I was 14 years old in the summer of 1969. As a ten-year-old I'd enthusiastically discussed the details (those that I knew) of Gemini missions with neighborhood friends and still clearly remember being in the first grade when John Glenn flew in Project Mercury to become the first American to orbit the Earth.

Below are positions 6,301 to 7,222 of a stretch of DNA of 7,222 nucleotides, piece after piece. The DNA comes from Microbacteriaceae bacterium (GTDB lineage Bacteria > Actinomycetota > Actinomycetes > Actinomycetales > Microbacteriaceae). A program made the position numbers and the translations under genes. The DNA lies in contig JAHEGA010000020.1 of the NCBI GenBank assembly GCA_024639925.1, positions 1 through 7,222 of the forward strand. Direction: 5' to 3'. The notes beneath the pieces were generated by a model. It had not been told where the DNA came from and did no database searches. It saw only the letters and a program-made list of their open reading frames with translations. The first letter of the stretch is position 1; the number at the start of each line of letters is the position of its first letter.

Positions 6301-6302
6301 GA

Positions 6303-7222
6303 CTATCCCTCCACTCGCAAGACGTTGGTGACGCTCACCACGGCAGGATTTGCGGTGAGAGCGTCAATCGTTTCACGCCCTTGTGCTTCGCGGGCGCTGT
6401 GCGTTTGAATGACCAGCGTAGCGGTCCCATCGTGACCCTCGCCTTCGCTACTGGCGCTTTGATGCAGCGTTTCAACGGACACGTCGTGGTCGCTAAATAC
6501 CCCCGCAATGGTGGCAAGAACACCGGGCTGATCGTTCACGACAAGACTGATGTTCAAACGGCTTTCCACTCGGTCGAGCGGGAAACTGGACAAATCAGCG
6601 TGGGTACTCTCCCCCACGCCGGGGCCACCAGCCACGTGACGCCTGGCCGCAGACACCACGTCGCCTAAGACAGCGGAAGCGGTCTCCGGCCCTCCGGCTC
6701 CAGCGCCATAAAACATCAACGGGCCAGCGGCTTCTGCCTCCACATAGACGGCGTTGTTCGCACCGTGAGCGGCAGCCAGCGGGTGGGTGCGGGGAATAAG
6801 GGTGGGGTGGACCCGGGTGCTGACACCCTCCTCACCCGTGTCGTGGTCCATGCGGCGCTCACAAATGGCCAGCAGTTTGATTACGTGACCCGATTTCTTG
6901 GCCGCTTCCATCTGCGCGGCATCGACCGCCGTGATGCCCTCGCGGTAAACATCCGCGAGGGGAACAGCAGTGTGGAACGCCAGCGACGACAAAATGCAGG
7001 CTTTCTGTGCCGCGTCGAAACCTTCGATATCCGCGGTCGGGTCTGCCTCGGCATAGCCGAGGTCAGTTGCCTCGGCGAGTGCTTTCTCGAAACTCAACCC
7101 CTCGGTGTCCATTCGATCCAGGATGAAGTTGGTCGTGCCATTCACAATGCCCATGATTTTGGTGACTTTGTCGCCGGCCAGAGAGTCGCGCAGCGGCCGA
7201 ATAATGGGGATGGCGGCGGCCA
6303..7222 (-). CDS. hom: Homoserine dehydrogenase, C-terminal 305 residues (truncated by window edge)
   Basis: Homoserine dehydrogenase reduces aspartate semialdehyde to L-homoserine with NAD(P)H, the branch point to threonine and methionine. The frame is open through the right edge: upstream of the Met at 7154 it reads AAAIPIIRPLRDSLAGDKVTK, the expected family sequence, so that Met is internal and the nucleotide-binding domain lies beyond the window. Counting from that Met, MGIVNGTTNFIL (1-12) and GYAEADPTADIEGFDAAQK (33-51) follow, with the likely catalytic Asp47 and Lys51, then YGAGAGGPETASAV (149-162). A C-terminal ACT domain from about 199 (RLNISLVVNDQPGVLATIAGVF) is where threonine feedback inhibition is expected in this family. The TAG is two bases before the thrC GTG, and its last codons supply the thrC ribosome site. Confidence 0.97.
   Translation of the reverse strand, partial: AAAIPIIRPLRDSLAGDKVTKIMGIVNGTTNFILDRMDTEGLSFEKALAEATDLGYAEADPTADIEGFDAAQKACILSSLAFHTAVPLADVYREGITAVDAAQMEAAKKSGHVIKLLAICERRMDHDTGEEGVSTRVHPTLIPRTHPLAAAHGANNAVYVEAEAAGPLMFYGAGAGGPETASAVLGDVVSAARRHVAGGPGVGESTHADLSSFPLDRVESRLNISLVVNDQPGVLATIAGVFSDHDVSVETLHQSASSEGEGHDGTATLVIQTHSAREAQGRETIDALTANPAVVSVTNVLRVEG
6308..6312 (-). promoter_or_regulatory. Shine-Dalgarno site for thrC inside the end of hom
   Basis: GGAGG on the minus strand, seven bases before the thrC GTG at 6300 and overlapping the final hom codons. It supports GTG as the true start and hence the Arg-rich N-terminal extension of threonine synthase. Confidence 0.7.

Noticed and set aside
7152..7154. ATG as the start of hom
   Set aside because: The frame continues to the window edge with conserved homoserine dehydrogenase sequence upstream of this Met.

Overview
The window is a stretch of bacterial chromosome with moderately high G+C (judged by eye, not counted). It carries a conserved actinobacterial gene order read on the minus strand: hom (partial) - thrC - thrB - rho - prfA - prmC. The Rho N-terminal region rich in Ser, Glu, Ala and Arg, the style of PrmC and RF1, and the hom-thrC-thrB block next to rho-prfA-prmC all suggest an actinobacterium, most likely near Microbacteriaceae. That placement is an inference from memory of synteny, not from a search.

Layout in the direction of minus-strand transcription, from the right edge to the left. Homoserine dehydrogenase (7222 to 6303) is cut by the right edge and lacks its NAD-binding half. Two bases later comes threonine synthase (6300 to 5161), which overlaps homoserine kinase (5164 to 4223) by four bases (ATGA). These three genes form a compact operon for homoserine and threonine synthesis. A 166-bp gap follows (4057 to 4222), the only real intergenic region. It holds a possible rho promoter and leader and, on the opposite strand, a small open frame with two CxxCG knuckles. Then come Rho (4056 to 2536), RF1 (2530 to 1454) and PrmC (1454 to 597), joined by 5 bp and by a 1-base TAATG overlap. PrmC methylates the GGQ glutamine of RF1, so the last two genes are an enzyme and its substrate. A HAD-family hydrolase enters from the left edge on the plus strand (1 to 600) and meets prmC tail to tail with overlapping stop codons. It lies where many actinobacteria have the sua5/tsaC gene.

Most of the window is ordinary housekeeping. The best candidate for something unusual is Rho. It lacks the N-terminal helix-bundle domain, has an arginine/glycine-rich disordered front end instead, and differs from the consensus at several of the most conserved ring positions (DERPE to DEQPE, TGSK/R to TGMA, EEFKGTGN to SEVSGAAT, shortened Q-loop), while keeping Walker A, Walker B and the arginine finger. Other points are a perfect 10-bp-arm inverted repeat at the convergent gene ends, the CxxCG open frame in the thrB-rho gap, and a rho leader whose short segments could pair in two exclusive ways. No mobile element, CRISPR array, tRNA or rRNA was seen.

On the night of July 20th, 1969, I watched the live TV coverage of Armstrong and Aldrin's first steps on the Moon, then raced to my bedroom and grabbed the little 3" reflecting telescope that I'd hand-made the summer before. I stood on my front lawn and through my telescope I looked at the First Quarter Moon filling my eyepiece and thought to myself, "I'm looking at a world in outer space where there are people, right now." Remember, Star Trek had recently been the rage among adolescent boys (at least it was for me), and "2001: A Space Odyssey" had been in theaters only a few months earlier. Space was our future. This is where humanity was headed. It all seemed so inevitable. To be fourteen years old and to hold all those thoughts in your head while looking through a telescope at a distant world where we were... that was amazing stuff.